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Canadians Want Climate Action. So What Are the Conservatives Waiting For?

04/24/2015 08:36 EDT | Updated 06/24/2015 05:59 EDT
MARK RALSTON via Getty Images
View of the Syncrude oil sands extraction facility near the town of Fort McMurray in Alberta Province, Canada on October 25, 2009. Greenpeace is calling for an end to oil sands mining in the region due to their greenhouse gas emissions and have recently staged sit-ins which briefly halted production at several mines. At an estimated 175 billion barrels, Alberta's oil sands are the second largest oil reserve in the world behind Saudi Arabia, but they were neglected for years, except by local companies, because of high extraction costs. Since 2000, skyrocketing crude oil prices and improved extraction methods have made exploitation more economical, and have lured several multinational oil companies to mine the sands. AFP PHOTO/Mark RALSTON (Photo credit should read MARK RALSTON/AFP/Getty Images)

A new poll released Wednesday by Angus Reid finds the majority of Canadians support carbon pricing programs and more than half the population would like to see a national climate policy instituted at the federal level.

Although Canadians say they're ready for climate action, there's a lot less certainty surrounding climate leadership at the federal level, according to poll results.

There also appears to be some question about the actual impact of a carbon price but, despite the uncertainty, 75 per cent of Canadians support the idea of a national cap-and-trade program, and 56 per cent support the idea of a national carbon tax.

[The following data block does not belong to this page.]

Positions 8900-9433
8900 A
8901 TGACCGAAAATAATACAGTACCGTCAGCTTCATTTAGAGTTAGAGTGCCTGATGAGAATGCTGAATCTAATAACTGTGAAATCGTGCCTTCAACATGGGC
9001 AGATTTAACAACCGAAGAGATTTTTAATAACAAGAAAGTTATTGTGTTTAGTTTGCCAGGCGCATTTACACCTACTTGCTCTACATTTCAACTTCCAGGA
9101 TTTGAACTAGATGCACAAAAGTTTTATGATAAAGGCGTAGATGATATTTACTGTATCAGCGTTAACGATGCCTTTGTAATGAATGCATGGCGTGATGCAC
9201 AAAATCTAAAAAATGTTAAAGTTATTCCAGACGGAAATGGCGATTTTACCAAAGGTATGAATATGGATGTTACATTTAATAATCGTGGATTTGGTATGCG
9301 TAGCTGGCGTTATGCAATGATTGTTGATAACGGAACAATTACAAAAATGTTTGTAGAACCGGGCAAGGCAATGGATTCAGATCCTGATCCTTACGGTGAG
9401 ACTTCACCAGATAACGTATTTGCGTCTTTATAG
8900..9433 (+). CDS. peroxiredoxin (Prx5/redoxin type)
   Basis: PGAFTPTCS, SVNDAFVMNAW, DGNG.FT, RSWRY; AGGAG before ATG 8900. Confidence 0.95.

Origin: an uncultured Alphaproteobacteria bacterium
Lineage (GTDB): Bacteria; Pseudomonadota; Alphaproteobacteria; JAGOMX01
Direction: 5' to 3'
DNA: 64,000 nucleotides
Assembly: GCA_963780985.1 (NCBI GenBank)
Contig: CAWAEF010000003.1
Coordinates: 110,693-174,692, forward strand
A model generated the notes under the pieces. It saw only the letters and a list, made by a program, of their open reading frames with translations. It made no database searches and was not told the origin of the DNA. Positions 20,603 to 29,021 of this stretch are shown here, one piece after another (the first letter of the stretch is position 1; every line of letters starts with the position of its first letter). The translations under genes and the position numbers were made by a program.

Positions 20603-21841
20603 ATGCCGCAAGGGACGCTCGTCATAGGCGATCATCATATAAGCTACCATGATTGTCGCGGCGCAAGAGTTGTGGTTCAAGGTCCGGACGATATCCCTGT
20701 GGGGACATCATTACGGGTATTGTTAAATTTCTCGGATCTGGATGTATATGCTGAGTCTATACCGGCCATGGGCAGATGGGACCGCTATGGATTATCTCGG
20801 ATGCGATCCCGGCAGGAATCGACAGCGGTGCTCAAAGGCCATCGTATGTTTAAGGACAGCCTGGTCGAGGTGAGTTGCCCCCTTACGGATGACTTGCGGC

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Currently Canada has a smattering of province-led carbon price initiatives -- B.C.'s celebrated carbon tax being perhaps the most notable -- although no national program to reduce emissions exists.

"Thankfully, we are past the point of debating whether something should be done and into a discussion of how we are going to stop climate change," Keith Stewart, energy and climate campaigner with Greenpeace Canada, said.

Canada's premiers recently met at a climate summit to discuss provincial contributions to lowering the country's greenhouse gas emissions. Major steps were taken at the summit -- most notably Ontario's decision to join Quebec and California's cap and trade program -- but Canada's national contribution to tackling climate change remain a question.

Canada has no climate legislation and, according to Environment Canada, growing emissions from the Alberta oilsands will prevent the country from meeting its emission reduction targets under the Copenhagen Accord.

The majority of Canadians see climate change as a serious threat to the planet, according to a previous study from Angus Reid, and more than half of the population says the federal government is not doing enough to tackle climate change.

One in five Canadians said climate change would likely be a deciding factor for them in the upcoming federal election. About half of survey respondents indicated climate would be of moderate election importance (four to seven on a 10-point scale).

Stewart was blunt in his reading of the results: "The poll results show that a large majority of Canadians support taking action on solutions to climate change and that anyone looking to replace Stephen Harper as Prime Minister should talk a lot more about how they would do this," he said.

The federal election is expected to take place in October.

In December, countries will meet in Paris at the United Nations Framework Convention on Climate Change (UNFCCC) to reach a new global agreement on climate change. Nations were expected to release their reductions targets at the end of March but Canada declined to submit its plans.

"The only thing the Conservatives are on target to meet is complete failure," NDP environment critic Megan Leslie said at the time. "Mexico has announced its plan. The U.S. is moving forward. When will we stop being international laggards on climate change?"

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